“I could never have imagined creating a club during a pandemic, figuring out technical logistics, and most importantly, getting members to engage in what seemed like the most un-engageable platform,” Basu said via email. “But weirdly enough, Homemade’s online presence has helped its growth tremendously. We are in constant contact with our members through email outlets, group chats, and meetings in order to reduce the monotony that quarantine has stamped on us all. It feels amazing to be able to stay active in our own homes, learn something new, as well as volunteer to help others in a contact-free environment.”

Homemade board members go the extra mile to make members feel included in a time where everything seems so impersonal over Zoom. 

“I love that Homemade creates a laid-back space to be creative in the kitchen,” said Carla Kong, a second-year managerial economics major. “Food brings people together, and I definitely feel like the Homemade community has been there to inspire me, support me and help me share my passion for cooking.”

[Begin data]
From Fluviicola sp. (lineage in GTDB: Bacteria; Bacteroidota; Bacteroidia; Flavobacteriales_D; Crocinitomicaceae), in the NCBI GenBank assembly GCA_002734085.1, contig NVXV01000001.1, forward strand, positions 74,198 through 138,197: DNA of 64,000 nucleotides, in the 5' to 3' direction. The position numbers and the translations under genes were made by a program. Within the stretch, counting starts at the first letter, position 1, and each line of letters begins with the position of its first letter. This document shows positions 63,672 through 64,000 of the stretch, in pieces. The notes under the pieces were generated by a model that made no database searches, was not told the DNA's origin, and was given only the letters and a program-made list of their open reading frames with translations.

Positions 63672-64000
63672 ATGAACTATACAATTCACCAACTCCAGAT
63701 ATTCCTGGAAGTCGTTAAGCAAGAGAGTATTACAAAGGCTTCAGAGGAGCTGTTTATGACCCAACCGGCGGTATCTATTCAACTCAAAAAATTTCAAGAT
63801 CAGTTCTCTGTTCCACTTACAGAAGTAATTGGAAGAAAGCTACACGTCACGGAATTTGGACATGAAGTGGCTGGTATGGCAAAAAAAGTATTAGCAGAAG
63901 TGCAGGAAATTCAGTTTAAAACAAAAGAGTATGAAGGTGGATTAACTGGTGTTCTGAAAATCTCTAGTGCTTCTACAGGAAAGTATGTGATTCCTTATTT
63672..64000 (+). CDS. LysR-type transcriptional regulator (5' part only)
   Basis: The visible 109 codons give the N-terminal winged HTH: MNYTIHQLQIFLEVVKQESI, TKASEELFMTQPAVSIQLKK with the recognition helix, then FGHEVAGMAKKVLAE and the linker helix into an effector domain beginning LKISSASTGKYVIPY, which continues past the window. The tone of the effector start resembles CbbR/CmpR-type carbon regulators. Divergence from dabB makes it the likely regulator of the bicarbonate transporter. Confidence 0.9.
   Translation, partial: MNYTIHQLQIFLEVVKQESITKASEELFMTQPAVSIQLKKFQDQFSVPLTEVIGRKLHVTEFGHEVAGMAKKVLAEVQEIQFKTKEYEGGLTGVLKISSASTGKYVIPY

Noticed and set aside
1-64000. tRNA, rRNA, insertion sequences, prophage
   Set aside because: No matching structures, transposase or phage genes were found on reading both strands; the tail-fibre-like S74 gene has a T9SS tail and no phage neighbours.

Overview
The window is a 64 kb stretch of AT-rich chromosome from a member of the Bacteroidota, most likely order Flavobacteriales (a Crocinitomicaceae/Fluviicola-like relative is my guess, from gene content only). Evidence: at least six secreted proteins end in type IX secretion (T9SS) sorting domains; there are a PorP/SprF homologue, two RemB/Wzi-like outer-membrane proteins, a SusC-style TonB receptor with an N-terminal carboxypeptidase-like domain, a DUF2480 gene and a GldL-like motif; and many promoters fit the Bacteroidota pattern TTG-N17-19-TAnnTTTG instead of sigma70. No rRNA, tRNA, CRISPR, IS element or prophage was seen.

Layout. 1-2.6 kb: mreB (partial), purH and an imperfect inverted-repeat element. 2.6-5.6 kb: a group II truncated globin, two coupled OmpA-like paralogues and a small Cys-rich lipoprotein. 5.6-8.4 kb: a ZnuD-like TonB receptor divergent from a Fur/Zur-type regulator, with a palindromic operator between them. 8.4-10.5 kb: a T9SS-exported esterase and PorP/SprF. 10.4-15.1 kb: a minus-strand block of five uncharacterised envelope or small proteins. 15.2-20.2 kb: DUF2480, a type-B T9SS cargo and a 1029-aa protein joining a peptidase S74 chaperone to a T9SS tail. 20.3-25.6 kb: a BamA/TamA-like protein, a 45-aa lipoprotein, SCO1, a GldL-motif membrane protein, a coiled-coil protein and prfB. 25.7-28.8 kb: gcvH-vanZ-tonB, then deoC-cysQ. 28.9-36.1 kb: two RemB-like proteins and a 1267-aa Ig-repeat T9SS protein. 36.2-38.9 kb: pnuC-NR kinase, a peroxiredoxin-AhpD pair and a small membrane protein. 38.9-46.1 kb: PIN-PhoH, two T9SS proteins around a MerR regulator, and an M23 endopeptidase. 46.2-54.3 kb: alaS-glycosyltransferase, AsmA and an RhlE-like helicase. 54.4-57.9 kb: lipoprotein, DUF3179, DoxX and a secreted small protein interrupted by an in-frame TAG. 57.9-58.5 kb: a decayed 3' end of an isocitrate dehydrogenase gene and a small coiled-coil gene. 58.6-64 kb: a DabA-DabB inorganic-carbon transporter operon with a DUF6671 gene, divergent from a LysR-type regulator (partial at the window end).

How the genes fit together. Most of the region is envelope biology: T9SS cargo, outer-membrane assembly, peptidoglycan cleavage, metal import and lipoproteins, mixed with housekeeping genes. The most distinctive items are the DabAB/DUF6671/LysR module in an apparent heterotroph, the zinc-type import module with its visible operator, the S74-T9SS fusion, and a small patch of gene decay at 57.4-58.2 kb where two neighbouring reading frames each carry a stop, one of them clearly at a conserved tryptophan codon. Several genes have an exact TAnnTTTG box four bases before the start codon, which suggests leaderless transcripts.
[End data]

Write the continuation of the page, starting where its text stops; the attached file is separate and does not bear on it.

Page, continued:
Members can send in their recipes here for the publication of the book. The Homemade cookbook is available at Barnes and Noble. The proceeds from the book will go towards Feeding America. 

“I am most excited to see how much knowledge students can gain from this book,” Basu said via email. “It holds a number of tips from undergraduates themselves, recipes and insights from our mentors that are not found in any other self-made cookbook. It gives students’ perspectives in cultivating a healthier, and budget friendly life which I think is absolutely incredible.” 

Written By: Itzelth Gamboa — arts@theaggie.org